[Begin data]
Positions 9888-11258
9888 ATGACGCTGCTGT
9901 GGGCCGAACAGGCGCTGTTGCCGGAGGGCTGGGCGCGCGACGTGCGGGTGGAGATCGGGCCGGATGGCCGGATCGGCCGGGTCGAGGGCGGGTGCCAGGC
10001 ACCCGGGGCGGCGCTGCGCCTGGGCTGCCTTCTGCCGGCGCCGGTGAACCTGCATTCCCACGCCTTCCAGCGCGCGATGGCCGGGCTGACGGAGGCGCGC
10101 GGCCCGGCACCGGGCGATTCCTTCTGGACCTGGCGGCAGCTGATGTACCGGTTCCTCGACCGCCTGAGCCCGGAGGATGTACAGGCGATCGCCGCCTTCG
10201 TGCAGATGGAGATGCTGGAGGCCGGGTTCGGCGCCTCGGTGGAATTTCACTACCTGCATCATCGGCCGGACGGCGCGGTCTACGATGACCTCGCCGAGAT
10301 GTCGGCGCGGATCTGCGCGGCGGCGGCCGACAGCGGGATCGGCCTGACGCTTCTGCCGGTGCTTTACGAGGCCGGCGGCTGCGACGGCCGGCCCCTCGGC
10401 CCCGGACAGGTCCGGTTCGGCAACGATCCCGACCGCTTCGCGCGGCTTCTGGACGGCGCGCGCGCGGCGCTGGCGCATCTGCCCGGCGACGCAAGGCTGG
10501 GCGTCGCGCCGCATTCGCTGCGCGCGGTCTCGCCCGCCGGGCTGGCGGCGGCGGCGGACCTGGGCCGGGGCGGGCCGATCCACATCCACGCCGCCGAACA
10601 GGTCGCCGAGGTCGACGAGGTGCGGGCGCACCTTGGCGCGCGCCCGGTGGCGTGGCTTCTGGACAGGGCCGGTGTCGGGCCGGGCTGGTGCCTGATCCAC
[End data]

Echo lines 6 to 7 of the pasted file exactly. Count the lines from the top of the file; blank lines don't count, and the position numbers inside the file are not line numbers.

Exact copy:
10201 TGCAGATGGAGATGCTGGAGGCCGGGTTCGGCGCCTCGGTGGAATTTCACTACCTGCATCATCGGCCGGACGGCGCGGTCTACGATGACCTCGCCGAGAT
10301 GTCGGCGCGGATCTGCGCGGCGGCGGCCGACAGCGGGATCGGCCTGACGCTTCTGCCGGTGCTTTACGAGGCCGGCGGCTGCGACGGCCGGCCCCTCGGC